Other special gala screenings include the biopic of the late country singer, Johnny Cash in the Times Gala presentation of Walk the Line , directed by James Mangold and starring Joaquin Phoenix and Reese Witherspoon, and Robert Downey Jr as a small-time con artist who finds himself unknowingly auditioning for a Hollywood part in Shane Black's Kiss Kiss Bang Bang , the Centrepiece Screening. There's also the opportunity to see Terry Gilliam's The Brother Grimm , the Sky Movies Special Screening. Terry Gilliam will also be giving a Screen Talk at the NFT1 on 1 st November.
'The Film on the Square' - that's at the Odeon West End in Leicester Square - is always popular, with its programme of more mainstream but quality and intelligent films. This year you can expect Michael Winterbottom's hilarious Cock and Bull Story , starring Steve Coogan and Rob Brydon in the big screen adaption of the 'unfilmable' novel The Life and Opinions of Tristam Shandy , and a trip through the modern music scene of Istanbul in Crossing the Bridge: the sound of Istanbul , a documentary from Fatih Akin ( Head On ).
Orlando Bloom, Kirsten Dunst and Susan Sarandon star in Cameron Crowe's Elizabethtown , a gentle comedy about an unlikely romance, whilst Scream and Manchurian Candidate star Liev Schreiber makes his directorial debut with Everything is Illuminated . Other titles to look out for include Factotum , starring Matt Dillon as poet Charles Bukowski's alter-ego Henry Chinaski; Lars Von Trier's Manderlay , the stunning The Piano Tuner of Earthquakes , and Gwyneth Paltrow, Jake Gyllenhaal and Anthony Hopkins in Proof are just a few more of the titles to be seen.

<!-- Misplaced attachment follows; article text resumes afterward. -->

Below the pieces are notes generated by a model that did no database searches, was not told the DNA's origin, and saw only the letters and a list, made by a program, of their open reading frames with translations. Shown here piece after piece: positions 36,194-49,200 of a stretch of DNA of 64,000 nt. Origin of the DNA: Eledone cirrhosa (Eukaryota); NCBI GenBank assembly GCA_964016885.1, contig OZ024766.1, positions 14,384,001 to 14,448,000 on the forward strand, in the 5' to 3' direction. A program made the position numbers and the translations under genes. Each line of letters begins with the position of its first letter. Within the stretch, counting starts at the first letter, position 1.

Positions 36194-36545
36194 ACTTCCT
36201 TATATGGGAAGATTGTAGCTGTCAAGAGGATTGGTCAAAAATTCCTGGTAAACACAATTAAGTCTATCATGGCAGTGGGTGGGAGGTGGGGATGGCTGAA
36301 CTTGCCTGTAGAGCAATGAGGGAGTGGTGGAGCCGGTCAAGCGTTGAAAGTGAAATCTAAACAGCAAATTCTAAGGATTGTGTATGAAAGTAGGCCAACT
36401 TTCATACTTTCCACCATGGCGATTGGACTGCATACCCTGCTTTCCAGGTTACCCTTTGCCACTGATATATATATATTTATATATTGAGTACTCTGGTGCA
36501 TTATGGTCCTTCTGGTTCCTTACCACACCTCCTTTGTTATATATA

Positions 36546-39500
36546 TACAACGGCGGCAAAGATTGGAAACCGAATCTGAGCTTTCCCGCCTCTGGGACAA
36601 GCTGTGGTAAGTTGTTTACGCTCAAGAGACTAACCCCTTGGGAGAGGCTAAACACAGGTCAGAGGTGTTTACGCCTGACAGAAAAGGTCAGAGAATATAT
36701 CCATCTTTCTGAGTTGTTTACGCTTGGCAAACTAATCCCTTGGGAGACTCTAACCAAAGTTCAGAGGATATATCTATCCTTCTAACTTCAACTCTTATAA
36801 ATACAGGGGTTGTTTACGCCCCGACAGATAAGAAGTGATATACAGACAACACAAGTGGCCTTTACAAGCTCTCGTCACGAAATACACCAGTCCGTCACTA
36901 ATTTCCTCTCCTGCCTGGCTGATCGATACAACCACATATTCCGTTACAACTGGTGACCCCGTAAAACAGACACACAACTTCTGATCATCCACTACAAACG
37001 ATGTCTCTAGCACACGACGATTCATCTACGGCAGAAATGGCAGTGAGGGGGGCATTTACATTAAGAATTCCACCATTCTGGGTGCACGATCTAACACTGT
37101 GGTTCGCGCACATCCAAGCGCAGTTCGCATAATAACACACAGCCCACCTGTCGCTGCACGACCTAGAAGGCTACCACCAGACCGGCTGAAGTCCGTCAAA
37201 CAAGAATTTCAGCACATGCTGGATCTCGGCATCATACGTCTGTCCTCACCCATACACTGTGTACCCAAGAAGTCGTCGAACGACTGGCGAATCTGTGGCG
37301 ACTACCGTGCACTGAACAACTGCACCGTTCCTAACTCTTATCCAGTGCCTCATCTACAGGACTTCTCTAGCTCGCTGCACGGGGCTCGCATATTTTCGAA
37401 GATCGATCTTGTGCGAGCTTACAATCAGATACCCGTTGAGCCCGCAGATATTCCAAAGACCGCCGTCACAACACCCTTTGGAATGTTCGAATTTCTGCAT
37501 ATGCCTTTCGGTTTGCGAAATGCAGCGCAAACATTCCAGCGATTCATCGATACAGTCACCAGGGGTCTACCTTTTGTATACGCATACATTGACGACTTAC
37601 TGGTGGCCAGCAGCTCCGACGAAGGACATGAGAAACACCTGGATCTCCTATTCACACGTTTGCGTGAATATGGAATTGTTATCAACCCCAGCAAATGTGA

New British Cinema is well-represented with John Williams Mirrormask in which a young girl (Stephanie Leonidas) is a performer in her parents circus, whilst one of our brightest new talents, Nathalie Press stars as a girl newly returned from Israel, questioning her faith and lead into a tense and sinister relationship with her brother, in Josh Appignanesi's Song of Songs . There's also Stephen Woolley's biopic of Rolling Stone Brian Jones in Stoned , and Richard Jobson goes digital with his modern story of love and physics in his wonderfully low budget A Woman in Winter.
From across the channel there's the three rockabilly boys in Lucille Chaufours Violent Days , whilst Hiner Saleem follows up his award-winning Vodka Lemon with an insight into Saddam Hussein's brutal regime in the drama Kilometre Zero . There's a killer on the loose in Lille in Entre ses Mains , and Charlotte Rampling says 'welcome to paradise' in Haiti , where middle-aged women go to be sexually pampered by young black men in the 1970s. It soon proves to be anything but in Laurent Cantet's Heading South.